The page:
US Politics: Donald Trump impeached, faces Senate trial
The House of Representatives on Wednesday impeached President Donald Trump on both articles of impeachment, abuse of power and obstruction of Congress. The vote followed weeks of testimony related to his dealings with Ukraine and hours of fiery debate over the process.
Both votes fell along party lines with nearly all Democrats voting for the charges and all Republicans against.
The proceedings on Wednesday began with members of President Trump’s Republican Party calling for votes on procedural issues in an effort to frustrate the process.
That was followed by a vote on the rules to be set out for the impeachment, which kicked off six hours of partisan debate on the merits of the two impeachment charges against President Trump.
At about 01:30am, (Nigeria’s time) the House called for votes on the two charges: first, abuse of power, stemming from Mr Trump’s alleged attempt to pressure Ukraine to announce investigations into his Democratic political rival, Joe Biden; and second, obstruction of Congress, because the president allegedly refused to co-operate with the impeachment inquiry, withholding documentary evidence and barring his key aides from giving evidence.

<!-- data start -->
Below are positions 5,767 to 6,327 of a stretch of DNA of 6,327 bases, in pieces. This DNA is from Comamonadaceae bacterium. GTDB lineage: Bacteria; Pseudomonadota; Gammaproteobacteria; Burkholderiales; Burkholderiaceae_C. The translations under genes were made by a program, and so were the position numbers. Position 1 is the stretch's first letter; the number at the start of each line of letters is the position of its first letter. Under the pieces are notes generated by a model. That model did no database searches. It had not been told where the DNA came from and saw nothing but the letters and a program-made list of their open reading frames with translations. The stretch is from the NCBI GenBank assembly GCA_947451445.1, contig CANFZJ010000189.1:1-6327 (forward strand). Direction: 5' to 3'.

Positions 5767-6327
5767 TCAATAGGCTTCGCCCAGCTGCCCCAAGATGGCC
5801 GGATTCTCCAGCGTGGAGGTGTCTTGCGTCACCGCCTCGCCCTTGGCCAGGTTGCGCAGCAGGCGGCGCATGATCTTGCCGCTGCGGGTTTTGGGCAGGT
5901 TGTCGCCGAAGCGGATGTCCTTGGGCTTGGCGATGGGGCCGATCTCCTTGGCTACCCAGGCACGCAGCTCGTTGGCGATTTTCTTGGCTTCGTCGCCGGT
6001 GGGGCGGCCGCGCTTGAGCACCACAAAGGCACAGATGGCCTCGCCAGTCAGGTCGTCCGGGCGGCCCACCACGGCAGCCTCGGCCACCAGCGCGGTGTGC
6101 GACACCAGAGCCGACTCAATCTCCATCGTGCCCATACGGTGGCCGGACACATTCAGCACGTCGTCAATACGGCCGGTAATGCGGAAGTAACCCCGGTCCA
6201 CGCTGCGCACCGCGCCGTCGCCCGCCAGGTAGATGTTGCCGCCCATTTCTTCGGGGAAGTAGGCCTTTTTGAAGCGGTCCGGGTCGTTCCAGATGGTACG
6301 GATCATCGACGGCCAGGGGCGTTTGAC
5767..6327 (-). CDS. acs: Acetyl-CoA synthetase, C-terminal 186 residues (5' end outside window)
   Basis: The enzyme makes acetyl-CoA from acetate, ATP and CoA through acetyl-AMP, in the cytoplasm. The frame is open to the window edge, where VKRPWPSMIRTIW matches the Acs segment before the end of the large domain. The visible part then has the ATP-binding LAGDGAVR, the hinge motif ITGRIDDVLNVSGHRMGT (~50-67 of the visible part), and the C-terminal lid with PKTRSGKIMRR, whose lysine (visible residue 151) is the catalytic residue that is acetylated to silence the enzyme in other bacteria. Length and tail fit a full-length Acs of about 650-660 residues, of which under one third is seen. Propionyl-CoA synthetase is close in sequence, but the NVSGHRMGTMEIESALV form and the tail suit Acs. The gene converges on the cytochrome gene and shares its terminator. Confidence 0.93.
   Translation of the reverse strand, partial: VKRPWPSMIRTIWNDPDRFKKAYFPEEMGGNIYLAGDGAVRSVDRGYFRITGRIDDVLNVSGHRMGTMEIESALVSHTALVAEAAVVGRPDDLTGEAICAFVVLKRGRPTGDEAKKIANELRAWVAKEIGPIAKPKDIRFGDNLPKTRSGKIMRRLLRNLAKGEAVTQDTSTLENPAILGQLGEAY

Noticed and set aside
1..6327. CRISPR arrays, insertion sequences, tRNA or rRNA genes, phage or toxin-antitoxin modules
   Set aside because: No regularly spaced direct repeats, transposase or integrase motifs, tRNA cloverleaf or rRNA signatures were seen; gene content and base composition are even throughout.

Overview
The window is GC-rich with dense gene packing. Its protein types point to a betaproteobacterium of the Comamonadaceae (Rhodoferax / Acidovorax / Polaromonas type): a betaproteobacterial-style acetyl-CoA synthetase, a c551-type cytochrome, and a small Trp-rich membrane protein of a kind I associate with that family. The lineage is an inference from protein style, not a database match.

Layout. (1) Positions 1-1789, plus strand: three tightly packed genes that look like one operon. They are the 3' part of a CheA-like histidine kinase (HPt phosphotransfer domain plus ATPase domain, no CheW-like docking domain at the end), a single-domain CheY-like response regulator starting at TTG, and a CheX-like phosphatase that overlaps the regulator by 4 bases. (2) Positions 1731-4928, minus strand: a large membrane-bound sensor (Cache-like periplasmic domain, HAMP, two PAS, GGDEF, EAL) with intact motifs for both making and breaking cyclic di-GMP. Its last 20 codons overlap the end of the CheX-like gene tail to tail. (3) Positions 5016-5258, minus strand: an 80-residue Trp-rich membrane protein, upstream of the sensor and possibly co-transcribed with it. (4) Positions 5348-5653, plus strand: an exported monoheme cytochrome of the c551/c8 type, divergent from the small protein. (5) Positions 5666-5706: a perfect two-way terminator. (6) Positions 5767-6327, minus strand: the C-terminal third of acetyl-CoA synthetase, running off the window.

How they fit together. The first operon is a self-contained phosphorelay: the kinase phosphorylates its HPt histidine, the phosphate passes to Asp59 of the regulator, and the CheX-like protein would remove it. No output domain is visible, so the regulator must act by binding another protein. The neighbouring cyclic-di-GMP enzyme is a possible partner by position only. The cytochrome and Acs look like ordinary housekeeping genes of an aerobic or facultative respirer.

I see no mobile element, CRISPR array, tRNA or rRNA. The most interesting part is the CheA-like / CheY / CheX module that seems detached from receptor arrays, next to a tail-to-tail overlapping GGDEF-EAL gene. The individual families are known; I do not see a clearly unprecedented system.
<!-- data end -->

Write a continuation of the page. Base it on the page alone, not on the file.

The vote for the first article of impeachment, abuse of power, was passed 230-197 and the second, for obstruction of Congress, 229-198.
As voting took place, President Trump was addressing a campaign rally.
He told the crowd in Battle Creek, Michigan: “While we’re creating jobs and fighting for Michigan, the radical left in Congress is consumed with envy and hatred and rage, you see what’s going on.”
The White House released a statement saying that the president was “confident that he will be fully exonerated” in a Senate trial.
Being impeached places Donald Trump alongside only two other presidents in the nation’s history – Andrew Johnson and Bill Clinton – and sets up a trial in the Senate for his presidency.
During the House debates, Mr Trump tweeted several times, calling the Democratic arguments “ATROCIOUS LIES BY THE RADICAL LEFT” and an “ASSAULT ON THE REPUBLICAN PARTY!!!!”.
The Republican Party has a majority in the Senate, making it highly unlikely the president will be removed from office when senators cast their votes. Republican Senate Leader Mitch McConnell last week said that Republican senators would act in “total co-ordination” with the president’s team during the trial, outraging Democrats who pointed out that Senators are obliged to act as impartial jurors.